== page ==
The aim of this workshop is to bring together a multidisciplinary team of Australian and international experts in the field of normal and abnormal child development. We will leverage the expertise of this group to build robust cross-discipline collaborations to develop knowledge, which can be translated into practice in the field of early child development to improve child outcomes.
The workshop will identify and explore the theories used to support a range of mandated medico-legal interventions such as involuntary detention, compulsory treatment and mandated alcohol rehabilitation. It will identify opportunities for improving the operation of these interventions, and provide recommendations for policy and legal practice that strengthen current policies to support impaired individuals while protecting the public.
By bringing together prominent scholars and policy analysts from different disciplinary backgrounds, this workshop explores the social impacts of robotics and artificial intelligence on work, employment and unemployment. The Workshop will strengthen Australian research capacity regarding the digital capability and skills of Australian citizens to compete in a global economy increasingly shaped by technological automation.
We expect social surveys and other forms of social science research to inform, shape, and critique government and other public policies, but this was not always the case. This workshop brings together scholars from around the world to examine how, when, and why the techniques of social science surveying took on such public prominence, and to consider the effects and legacies of that process.
The workshop will address the intersections between gender, migration and social care, locating Australian experience in an international context, with particular reference to Canada. It will create policy-focused dialogue between researchers, practitioners and policy makers. Care work is a highly gendered activity, with the vast majority of care workers being women, many of them migrants even though Australia (in contrast to Canada) does not directly recruit unskilled care workers. The workshop will result in clearer conceptualisation of the connections between gender, migration and care. It will identify key implications for policy makers, care recipients and the care workforce. Selected papers will be published in a special issue of Global Social Policy.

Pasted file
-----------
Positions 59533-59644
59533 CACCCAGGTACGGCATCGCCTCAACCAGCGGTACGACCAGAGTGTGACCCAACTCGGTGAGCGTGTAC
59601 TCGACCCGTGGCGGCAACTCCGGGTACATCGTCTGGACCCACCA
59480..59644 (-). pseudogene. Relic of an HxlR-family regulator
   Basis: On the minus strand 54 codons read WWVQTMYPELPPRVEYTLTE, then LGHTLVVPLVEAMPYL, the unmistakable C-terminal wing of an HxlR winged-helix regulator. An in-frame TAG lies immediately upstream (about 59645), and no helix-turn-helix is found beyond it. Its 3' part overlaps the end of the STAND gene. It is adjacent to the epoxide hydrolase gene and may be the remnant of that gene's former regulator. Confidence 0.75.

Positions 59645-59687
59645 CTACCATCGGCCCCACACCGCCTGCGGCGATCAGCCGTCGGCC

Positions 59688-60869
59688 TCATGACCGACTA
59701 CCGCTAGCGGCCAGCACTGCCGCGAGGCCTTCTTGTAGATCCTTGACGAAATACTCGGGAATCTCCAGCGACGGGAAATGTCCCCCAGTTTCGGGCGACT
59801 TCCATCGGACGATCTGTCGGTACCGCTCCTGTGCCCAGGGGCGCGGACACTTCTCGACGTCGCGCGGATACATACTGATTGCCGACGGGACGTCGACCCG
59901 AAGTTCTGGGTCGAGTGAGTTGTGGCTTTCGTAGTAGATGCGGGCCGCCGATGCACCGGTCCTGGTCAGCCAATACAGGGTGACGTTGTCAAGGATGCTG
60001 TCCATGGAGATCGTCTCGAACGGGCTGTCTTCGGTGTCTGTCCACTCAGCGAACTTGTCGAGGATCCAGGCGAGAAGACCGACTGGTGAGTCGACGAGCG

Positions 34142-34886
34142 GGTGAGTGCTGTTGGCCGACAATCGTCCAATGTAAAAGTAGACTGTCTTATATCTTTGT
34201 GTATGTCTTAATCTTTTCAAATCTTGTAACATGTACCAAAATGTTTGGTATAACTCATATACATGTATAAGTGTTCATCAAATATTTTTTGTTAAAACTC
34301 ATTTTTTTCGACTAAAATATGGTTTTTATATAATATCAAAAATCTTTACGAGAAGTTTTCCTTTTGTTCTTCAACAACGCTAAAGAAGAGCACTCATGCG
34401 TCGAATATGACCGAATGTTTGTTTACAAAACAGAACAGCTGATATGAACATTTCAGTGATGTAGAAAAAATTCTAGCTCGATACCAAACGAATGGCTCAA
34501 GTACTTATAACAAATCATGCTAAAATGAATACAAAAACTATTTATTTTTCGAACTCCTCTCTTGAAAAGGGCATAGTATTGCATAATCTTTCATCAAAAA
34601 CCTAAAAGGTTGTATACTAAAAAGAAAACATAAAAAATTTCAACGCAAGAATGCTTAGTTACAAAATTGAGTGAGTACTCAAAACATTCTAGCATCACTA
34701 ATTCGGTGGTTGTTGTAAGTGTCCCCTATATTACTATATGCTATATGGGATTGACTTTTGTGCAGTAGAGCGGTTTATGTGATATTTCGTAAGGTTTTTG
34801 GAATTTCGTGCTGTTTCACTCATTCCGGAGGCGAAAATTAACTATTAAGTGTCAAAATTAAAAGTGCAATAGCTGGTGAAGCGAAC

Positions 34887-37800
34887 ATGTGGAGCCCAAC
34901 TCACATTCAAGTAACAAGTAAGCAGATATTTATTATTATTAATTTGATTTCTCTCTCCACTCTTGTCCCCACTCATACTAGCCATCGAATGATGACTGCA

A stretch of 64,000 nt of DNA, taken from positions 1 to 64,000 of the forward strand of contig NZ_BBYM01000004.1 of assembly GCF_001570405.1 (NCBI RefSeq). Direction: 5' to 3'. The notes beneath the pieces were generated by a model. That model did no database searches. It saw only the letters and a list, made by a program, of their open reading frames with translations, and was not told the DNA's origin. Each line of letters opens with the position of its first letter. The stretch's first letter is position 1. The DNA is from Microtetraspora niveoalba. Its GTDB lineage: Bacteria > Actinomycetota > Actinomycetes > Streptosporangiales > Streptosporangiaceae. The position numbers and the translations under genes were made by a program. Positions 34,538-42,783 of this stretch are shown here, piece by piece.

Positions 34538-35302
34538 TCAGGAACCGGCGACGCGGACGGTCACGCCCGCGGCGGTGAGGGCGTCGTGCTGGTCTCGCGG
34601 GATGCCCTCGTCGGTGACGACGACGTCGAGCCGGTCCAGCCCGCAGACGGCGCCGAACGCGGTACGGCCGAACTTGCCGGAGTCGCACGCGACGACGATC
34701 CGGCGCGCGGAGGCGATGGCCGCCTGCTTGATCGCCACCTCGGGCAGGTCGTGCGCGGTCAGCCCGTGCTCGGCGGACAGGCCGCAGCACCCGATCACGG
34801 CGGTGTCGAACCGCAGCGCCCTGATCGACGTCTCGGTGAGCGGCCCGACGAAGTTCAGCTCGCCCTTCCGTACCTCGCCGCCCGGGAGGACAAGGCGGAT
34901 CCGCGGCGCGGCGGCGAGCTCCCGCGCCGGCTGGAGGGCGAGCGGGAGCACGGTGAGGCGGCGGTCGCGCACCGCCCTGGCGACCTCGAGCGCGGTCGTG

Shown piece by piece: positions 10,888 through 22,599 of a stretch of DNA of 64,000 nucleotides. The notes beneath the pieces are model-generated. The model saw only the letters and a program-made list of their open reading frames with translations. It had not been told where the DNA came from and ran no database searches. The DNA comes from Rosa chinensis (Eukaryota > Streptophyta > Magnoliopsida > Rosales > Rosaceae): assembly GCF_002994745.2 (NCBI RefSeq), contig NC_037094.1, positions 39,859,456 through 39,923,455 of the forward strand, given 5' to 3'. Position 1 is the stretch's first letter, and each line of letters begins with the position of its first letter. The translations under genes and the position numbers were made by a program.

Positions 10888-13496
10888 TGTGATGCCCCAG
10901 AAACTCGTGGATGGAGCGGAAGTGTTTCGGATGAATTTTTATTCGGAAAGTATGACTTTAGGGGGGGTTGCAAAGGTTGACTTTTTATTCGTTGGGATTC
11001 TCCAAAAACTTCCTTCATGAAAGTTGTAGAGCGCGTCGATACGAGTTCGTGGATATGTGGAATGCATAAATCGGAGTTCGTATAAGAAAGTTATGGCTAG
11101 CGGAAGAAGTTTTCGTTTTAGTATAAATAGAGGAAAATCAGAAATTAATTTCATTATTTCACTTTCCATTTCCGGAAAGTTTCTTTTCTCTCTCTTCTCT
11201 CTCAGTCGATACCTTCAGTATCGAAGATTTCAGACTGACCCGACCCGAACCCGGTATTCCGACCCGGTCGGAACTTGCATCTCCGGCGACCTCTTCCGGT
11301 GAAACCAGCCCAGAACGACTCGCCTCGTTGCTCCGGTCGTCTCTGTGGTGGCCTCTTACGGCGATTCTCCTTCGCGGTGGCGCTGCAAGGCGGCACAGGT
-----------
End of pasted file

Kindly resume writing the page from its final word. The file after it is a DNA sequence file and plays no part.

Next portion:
This workshop asks whether and how Aboriginal reconciliation in Australia might connect to the attitudes of non-Indigenous people in ways that prompt a deeper engagement with Indigenous needs and aspirations. It will ask invited participants to explore concepts and practices of reconciliation, considering its specific application in the context of Australia and of other nations that have undergone reconciliation processes. The discussions will bring together and complement current research approaches to the problems of responsibility and engagement between Aboriginal and non-Aboriginal peoples. Contributions made at this workshop will be collated into an edited collection published for professional and scholarly readers.
Now home to society’s most disadvantaged populations, public housing has long been viewed as a policy problem, yet it is about to undergo a new and radical set of reforms that reconfigure the way public housing is governed – from the state to the private and community sectors. As this reform process begins, it is necessary to ‘take stock’ of existing knowledge of public housing in Australia in order to help understand the likely consequences of these imminent changes. The workshop will provide a forum for researchers to generate new and important questions about the proposed reforms and develop an agenda for future research on them in collaboration with policymakers and practitioners.